Mansfield Park, Jane Austen, 1814, ★★★★★
How can one review this book? I don’t want to review it, I just want to talk about it, -grin. I hope I will with Kim. This was one of those titles we both chose to read, so that we could discuss it.
I have never been much of a Jane Austen fan. As a young adult, I read Pride and Prejudice in Spanish. Many years ago, I read it again in English. I liked it, but that was it. In my twenties, movie adaptations of her books were very popular in Spain. Emma Thompson and others I fail to remember, were in all of them. She and Anthony Hopkins, appeared also in The Remains of the Day, and Helena Bonham Carter was popular too with other book adaptations.
Albeit not being the biggest fan, at book club, they suggested reading Emma and Alexander McCall’s spin off, Emma, A Modern Retelling. They were alright. The original Emma moves slow. (That’s not a problem for me, it just kept me from being very impressed.) At book club, however, discussing Emma was high fun. Most of my friends are very versed in all her other books, and the movie adaptations.
I would have happily stopped there, had it not been for Kim, who suggested reading Northanger Abby. That was a title I enjoyed more than the previous two. It’s short, candid, and it has an amateurish tone that makes it charming.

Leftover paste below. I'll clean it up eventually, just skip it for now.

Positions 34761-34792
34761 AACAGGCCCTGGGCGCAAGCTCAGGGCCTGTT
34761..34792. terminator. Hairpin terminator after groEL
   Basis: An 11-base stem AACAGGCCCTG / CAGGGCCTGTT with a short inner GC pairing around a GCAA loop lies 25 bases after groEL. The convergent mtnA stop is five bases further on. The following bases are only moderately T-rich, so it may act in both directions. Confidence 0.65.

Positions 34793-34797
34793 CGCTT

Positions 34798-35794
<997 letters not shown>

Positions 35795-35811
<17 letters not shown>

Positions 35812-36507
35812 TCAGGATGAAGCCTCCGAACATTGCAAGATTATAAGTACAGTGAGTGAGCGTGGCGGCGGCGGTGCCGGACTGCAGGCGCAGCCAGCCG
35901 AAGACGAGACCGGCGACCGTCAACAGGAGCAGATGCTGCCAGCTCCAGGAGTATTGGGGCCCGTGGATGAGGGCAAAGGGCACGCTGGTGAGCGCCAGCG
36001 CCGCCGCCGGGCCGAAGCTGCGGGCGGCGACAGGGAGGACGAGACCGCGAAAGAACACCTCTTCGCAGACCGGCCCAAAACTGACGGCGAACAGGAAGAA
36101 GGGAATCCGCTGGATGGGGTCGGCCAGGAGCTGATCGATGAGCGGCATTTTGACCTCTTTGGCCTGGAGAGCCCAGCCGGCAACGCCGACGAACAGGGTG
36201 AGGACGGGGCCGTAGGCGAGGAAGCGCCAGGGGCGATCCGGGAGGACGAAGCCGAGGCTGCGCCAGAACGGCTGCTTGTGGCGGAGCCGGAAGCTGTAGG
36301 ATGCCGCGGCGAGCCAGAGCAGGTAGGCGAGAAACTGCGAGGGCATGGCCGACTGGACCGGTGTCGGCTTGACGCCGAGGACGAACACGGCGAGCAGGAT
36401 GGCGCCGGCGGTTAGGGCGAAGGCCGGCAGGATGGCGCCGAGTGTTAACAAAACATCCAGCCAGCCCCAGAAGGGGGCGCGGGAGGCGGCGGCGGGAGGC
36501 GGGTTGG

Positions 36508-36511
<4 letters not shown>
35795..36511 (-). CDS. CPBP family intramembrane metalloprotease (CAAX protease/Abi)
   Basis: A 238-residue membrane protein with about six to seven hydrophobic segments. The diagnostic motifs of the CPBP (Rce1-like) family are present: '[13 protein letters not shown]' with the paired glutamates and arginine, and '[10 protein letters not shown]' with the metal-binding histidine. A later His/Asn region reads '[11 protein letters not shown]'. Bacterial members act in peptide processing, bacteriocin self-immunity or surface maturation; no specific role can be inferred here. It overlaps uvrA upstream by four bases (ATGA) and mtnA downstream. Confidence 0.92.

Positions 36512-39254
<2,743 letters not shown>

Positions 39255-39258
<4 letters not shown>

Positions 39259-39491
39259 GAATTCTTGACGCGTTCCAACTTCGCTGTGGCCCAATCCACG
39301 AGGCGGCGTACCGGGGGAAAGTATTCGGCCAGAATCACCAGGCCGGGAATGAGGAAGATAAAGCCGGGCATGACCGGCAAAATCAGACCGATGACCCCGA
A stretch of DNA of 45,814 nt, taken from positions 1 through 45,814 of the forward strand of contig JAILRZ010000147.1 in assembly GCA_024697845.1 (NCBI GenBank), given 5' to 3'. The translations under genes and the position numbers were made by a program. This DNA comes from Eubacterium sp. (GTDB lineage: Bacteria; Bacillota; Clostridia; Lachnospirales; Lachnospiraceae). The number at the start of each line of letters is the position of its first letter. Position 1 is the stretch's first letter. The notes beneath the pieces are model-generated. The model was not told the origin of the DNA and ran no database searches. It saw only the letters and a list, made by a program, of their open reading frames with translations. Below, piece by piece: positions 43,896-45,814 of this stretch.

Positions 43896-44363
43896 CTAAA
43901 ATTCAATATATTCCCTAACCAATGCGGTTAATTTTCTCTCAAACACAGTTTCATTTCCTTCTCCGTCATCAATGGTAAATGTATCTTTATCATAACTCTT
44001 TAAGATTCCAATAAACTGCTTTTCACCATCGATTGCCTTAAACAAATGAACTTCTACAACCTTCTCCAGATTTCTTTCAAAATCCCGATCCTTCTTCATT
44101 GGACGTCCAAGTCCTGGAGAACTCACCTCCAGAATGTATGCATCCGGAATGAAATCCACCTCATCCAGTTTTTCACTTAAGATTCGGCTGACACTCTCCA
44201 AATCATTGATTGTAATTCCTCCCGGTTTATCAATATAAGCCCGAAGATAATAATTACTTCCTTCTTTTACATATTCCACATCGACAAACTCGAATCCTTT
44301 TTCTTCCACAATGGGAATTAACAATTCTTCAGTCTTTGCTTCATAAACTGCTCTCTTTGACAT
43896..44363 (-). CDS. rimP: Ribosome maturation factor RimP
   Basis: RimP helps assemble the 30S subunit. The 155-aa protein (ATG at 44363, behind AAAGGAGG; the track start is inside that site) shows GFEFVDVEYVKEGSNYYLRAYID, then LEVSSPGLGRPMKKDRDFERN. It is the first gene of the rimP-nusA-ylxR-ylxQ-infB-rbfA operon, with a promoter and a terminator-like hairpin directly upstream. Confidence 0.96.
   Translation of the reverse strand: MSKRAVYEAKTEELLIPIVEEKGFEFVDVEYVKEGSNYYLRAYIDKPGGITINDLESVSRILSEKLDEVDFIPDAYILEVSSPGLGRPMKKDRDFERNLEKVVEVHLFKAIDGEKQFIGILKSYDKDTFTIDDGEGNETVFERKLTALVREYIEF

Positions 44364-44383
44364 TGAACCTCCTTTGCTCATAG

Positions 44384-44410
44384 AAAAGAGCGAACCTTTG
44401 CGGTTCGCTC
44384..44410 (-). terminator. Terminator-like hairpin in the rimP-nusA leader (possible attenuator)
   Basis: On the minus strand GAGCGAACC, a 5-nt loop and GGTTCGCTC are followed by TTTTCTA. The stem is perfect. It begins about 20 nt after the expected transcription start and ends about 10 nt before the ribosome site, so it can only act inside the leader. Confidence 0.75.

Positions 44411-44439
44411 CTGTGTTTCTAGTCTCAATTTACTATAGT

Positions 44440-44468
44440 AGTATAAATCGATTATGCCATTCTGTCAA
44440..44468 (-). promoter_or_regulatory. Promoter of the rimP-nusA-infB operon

Forward to the present, and Kim again suggested Mansfield Park, decision which I welcomed. The length and seriousness of it have been a pleasant surprise. Austen is very generous, she makes a novel out of nothing much, and she manages to keep you engaged through and through. At a quarter from the end, it becomes a page turner.
I’m always saying this, but I am truly glad not to have known anything of this book. That’s not completely true, I looked at a names chart, and it unfortunately had information of who’ll end up with who. I wish I hadn’t even known that. Even for well known classics such as this, there’s only one time when the plot can surprise you. After that first time, it’s the re-reading that will give us that depth, the joy of reuniting with dear people. But, aside from not discussing anything in detail about Fanny, the heroin of this title, and the rest, I have to say that the book was very close home. Austen’s comments on family, character, upbringing, etc., are timeless. She has a masterful way of profiling and creating characters that come alive in the pages. Now I understand her place in the hearts of millions of readers across the world and across generations past, present, and to come.
Maybe, as the writer of this book, or that book, (out of her main six), she’s still not my favorite author, but when looked in the context of all she wrote, and in the little time she did it, it’s impossible not to lament how short her life was. I can truly say the more I read her, the better her books get, and I’m so grateful that we have the books she wrote. Jane Austen’s kingdom is a nice place to inhabit, -there’s something in it for everyone!